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MAVEN Observations of Atmospheric Waves at Mars

February 18, 2016

  • Dr. Scott England
  • UC Berkely
  • Space@VT
  • 4:00 p.m.
  • Faculty Host: Dr. Black

Abstract: Internal waves play a key role in transporting energy and momentum between different regions of the atmosphere of Earth & Mars. The extremely large topography at Mars produces strong waves within its atmosphere, making it an ideal place to study these waves and their subsequent impacts.  Previous observations of the density of the upper atmosphere of Mars have revealed very large-amplitude density perturbations associated with these waves, which have been a challenge for spacecraft navigation and orbit prediction.  Simulations of these waves have also predicted that they have a profound impact on the thermal structure and circulation of the upper atmosphere, but these estimates lack observational constraints.  The MAVEN spacecraft carries both remote & in situ instrumentation that can measure these waves.  Results of new observations with MAVEN will be presented.  A 2-fluid approximation will be used to derive estimates of the intrinsic parameters of the waves observed.  Combining the remote & in situ observations, the impacts of these waves on atmospheric composition and heating rates are derived. These results are put in context of upcoming missions at Earth and Mars.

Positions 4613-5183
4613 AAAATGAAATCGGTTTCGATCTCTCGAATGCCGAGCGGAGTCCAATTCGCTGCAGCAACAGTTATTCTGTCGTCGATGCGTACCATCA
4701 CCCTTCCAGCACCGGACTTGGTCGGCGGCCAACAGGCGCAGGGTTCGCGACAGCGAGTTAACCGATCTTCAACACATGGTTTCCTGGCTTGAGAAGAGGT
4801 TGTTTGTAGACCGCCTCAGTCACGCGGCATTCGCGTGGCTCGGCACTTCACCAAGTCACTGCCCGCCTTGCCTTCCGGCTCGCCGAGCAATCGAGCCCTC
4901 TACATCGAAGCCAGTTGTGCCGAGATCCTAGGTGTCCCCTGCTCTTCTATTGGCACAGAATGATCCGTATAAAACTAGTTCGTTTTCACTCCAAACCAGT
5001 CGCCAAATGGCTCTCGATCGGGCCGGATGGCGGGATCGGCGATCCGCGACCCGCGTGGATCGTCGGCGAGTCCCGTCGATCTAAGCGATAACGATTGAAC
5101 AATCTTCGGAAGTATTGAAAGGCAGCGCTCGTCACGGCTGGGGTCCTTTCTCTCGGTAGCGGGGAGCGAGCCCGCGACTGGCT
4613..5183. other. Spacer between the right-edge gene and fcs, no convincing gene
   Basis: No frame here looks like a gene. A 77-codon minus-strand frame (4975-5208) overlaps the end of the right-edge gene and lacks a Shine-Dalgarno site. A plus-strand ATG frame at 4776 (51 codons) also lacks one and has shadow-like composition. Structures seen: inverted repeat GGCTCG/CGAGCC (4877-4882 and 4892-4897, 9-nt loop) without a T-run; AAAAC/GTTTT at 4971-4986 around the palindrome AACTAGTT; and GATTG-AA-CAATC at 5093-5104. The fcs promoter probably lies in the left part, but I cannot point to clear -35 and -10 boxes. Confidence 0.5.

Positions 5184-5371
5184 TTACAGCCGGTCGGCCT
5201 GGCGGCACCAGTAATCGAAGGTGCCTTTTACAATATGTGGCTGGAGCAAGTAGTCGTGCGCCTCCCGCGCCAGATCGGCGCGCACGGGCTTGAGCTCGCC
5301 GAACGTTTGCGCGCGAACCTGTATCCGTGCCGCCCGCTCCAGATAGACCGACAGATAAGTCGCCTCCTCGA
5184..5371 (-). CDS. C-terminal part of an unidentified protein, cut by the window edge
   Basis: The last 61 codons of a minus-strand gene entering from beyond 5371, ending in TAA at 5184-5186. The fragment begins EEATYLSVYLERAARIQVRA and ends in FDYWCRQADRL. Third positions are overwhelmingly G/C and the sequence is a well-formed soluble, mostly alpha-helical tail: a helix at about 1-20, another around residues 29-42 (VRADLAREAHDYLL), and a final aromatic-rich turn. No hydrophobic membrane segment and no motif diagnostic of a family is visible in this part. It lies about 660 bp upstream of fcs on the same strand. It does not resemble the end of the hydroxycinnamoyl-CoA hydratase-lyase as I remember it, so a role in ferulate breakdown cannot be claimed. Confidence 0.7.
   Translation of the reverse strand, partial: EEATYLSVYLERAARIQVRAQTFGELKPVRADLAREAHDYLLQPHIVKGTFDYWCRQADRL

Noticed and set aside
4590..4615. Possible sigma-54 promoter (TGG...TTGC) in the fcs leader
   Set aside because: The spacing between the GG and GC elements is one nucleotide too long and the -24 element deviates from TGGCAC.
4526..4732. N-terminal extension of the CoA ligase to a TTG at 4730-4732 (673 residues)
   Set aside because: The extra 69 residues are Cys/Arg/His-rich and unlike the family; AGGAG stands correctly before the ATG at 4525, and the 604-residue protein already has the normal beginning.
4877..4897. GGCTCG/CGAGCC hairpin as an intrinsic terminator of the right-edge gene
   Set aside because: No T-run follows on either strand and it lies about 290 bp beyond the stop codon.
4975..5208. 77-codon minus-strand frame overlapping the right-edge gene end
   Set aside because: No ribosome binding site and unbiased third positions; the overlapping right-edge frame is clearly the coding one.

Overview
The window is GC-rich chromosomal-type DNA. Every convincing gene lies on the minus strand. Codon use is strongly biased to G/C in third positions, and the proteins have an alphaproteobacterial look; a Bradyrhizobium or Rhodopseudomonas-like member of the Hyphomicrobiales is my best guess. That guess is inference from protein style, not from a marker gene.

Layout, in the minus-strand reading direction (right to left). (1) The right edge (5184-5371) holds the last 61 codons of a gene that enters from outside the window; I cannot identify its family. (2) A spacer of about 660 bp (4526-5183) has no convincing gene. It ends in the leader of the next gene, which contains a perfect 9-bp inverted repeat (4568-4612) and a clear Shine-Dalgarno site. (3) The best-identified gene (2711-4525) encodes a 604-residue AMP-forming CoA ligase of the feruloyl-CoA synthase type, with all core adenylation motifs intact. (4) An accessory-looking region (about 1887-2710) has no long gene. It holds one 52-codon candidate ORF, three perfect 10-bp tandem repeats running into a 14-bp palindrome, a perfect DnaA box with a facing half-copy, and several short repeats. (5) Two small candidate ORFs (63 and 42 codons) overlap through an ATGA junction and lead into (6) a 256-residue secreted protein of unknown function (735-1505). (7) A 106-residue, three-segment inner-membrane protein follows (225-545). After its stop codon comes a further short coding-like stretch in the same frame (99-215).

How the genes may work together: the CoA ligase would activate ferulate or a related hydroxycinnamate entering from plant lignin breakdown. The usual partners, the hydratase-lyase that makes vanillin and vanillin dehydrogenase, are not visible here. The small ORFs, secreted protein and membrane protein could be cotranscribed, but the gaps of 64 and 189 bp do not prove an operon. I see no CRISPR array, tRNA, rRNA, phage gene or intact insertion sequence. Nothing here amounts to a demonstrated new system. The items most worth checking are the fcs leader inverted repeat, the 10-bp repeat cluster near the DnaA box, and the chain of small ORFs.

Bio: Scott England studied Physics with Space Science and Technology and completed his PhD in modeling of atmospheric waves at the University of Leicester in the UK.  He came to the University of California Berkeley to take a postdoc position and become a member of the IMAGE-FUV science team.  Since then, his research has focused on making use of new observations of atmospheric waves and their impacts in the upper atmosphere.  Scott is currently an Associate Research Physicist at the Space Sciences Laboratory at Berkeley, and a team member on the NASA MAVEN, GOLD and ICON missions.

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